Another Nissan Leaf, just from BMW... These companies don't get it, who is going to buy an EV with 80-100 miles of range per charge? No charging infrastructure either - you are at the mercy of whatever Level 2 or DC fast chargers are available. I find many in town, but few along major driving routes to get you from point A to point B when you have such limited range.
This will be a flop. I sometimes wonder if companies announce such crippled EVs because they secretly don't want them to succeed.
A range extender for another 100km or so is optional. If someone really doesn't drive long trips, maybe to next airport for vacation. My mom could drive that thing, sure. Would I? No. :) Btw, the official presentation is supposed to be July 29, next Monday.
They will probably sell a decent amount of these, BMW is a strong brand. It might even eat into Tesla sales a little bit for those that don't need a long distance car and can live with 70 mile range.
These things are uglier than a leaf - no idea what the draw is at that price point.
Looking at the bright side: *if* BMW does sell plenty of those, it might trigger a (at least little) boost to finally get some serious infrastructure expansion underway; next year then maybe also MB B, then there could be some push for politicians here to get their act together.
It's just a Leaf that costs 10K more. Or with option a Volt that costs 20K more. It will have a small market though just for that BMW badge if nothing else.
Except I don't suspect a secret conspiracy against EVs, I just think they are still in denial of the coming reality.
The only problem with the i3 and infrastructure growth is that the i3 uses the frankenplug, so if that did happen, that means yet another adaptor would be needed for the MS. (and we know how fast Tesla is in prodicing those adaptors)
$43,000 very quickly becomes $60,000 by the time you add a range extender, some options, doc fees, tax/lic/insurance, etc... I don't know anyone who would spend even $40,000 on a vehicle that could only be used as a commuter car. You will still need an ICE vehicle to get you from Phoenix to Sedona, or Phoenix to Flagstaff, or Phoenix to Tucson, or Phoenix to Los Angeles, or Phoenix to Palm Springs, or Phoenix to Las Vegas... so be sure to add the cost of maintaining and operating a 2nd vehicle to your overall costs. That is not necessary with a Model S 85.
Not a fan of the i3, but you are wrong about the need for a second vehicle amped.
"range extender" in this context is merely a euphemism for "internal combustion engine" and it would allow for basically unlimited range (if you are willing to keep refilling the tiny gas tank)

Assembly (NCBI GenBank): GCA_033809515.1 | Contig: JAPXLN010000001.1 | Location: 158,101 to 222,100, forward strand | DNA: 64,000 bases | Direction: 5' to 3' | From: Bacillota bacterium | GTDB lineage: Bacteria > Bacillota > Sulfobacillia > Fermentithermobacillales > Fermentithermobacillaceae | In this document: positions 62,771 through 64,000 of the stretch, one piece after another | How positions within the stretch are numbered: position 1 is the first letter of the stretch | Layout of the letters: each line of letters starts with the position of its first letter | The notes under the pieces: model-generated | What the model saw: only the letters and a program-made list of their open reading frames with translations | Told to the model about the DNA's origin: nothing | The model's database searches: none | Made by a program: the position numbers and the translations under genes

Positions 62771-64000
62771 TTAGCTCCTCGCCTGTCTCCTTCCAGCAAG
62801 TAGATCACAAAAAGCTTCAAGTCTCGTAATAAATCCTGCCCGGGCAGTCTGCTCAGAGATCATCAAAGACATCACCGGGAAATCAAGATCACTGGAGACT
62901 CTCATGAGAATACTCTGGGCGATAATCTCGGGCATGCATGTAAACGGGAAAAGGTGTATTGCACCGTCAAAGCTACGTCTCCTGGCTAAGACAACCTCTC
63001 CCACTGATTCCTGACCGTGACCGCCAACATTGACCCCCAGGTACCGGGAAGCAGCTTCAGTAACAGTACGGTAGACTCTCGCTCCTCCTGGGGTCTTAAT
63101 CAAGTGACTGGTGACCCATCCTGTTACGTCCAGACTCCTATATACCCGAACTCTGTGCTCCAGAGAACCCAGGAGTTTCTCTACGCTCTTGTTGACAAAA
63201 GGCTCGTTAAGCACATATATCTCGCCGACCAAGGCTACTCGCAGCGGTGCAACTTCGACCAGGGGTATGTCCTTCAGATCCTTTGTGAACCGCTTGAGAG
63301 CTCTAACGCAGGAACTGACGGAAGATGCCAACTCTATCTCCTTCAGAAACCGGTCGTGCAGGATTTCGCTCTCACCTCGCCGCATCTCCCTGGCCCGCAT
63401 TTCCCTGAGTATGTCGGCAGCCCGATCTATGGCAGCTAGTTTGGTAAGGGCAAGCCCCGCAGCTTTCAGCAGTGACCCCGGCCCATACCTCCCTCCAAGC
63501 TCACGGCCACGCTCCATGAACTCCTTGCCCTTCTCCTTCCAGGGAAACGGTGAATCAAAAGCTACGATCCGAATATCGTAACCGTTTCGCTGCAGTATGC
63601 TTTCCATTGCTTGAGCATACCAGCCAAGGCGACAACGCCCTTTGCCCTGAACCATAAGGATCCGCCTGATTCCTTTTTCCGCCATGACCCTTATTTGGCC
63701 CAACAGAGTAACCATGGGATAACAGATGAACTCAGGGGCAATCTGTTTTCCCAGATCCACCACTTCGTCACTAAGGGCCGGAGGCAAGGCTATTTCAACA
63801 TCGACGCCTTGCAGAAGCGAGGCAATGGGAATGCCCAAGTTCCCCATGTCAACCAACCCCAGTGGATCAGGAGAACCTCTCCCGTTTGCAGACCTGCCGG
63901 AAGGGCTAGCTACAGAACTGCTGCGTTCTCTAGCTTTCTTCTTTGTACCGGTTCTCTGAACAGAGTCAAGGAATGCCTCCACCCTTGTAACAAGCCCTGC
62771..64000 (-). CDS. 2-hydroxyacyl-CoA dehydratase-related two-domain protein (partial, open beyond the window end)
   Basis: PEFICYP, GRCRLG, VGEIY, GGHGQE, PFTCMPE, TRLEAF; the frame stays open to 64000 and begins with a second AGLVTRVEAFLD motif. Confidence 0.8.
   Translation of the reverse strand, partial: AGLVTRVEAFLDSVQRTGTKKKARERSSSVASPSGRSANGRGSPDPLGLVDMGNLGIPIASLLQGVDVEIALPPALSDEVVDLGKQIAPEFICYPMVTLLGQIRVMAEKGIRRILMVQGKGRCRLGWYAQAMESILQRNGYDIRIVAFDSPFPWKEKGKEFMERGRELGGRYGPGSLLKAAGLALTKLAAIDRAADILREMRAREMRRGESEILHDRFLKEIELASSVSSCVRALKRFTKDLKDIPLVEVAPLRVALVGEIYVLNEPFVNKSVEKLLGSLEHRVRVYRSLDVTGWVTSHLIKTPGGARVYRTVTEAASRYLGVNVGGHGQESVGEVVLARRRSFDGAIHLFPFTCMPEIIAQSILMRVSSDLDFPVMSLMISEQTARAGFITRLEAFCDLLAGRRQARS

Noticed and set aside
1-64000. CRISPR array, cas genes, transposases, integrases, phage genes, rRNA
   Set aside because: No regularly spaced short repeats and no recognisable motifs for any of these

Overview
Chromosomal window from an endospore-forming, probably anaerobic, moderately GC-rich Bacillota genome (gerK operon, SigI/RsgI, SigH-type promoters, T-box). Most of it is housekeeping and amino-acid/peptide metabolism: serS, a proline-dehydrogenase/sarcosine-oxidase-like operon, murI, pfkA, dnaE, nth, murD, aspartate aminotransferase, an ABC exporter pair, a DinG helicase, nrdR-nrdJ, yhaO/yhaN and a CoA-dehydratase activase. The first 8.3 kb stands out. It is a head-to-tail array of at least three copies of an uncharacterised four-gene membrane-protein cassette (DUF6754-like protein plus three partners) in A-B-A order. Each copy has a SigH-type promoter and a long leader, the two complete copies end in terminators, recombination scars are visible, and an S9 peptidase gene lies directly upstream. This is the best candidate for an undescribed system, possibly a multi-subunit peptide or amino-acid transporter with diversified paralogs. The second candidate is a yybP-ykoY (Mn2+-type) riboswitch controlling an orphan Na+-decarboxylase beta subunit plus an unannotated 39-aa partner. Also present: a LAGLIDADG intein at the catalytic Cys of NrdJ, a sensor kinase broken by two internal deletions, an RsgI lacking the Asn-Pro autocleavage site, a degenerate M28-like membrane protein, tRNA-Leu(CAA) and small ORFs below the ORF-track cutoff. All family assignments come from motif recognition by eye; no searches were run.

You are also not including tax credits in the i3's price, which Tesla always includes in it's listed price.
I still don't think a buyer of a high level sport sedan would ever consider an i3, but someone who was only interested in the MS for environmental reasons may consider it.
Compared to the ugly Leaf this is a wonderful little car! It will for sure be a winner in my neck of the woods, with no duties and taxes on EVs this will be a reasonably priced car.
I guess Europe will find this interesting, but agree - strange they have not had ambitions for a longer range standard. This gives Gen III a good possibility to also be a game changer in this segment. For certain Elon & Team is on the ball and they have another revolution up their sleeves.
PaceyWhitter I read that with i3 the new CCS (franken)plug is optional to the default J1772 plug in the US.
Slight addition: CCS is also introduced by BMW and VW in Germany; not sure which cars will have it.
I wonder how that is going to work. Will it have a j1772 plug and if you get the upgrade will you get both a j1772 and a frankenplug or (more likely) just the frankenplug.
If it is just the frankenplug, will they provide a j1772 adapter?
"These companies don't get it, who is going to buy an EV with 80-100 miles of range per charge?"
http://www.evworld.com/news.cfm?newsid=30777 (Demand for Nissan LEAF Electric Car Outpacing Supply)
The Leaf is not a 'flop.'
The Leaf/i3 were not made for city to city driving, like our Tesla. Although the i3 will have a range extender option (extending the estimated range of 80-100 miles, giving an additional 100 miles).
Also, the BMW is closer to $14,000 more than the Leaf.
Neither of these cars is a Tesla Model S, quit comparing them as such.
Why aren't we happier about there being more EVs in the world?!
@jefaa - As a TSLA shareholder I'm ecstatic that other companies are introducing EVs that are only practical/desirable for a tiny segment of the population. Keep 'em coming :)
Because these hybrids are compromises. There is a demand for a long distance vehicle (Model S) and no demand for a Model S 40kwh (less than 3%).
We want other auto makers to "get" it. They need to make a longer range vehicle without gas or diesel.
PaceyWhitter I understood it like this: the cars actually have the franken-sockets already built in so that any regular J1772 (for AC charging) can be used, just like Leafs. If one would find a CCS charging station, their franken-plug (DC fast-charging) will be working as well.
mrspaghetti Hmm... isn't the MS only for a tiny segment of the population? :)
As the owner of a 40 kWh Model S, here's what I think:
1. The 40 kWh Model S was discontinued too early. Unless a lack of profit was the motivation for killing the 40, TM should have waited another 12 months before making the decision. 80-100 miles of range will meet the needs of most people, most of the time, who also own an ICE. Rental cars can fill the small void that remains.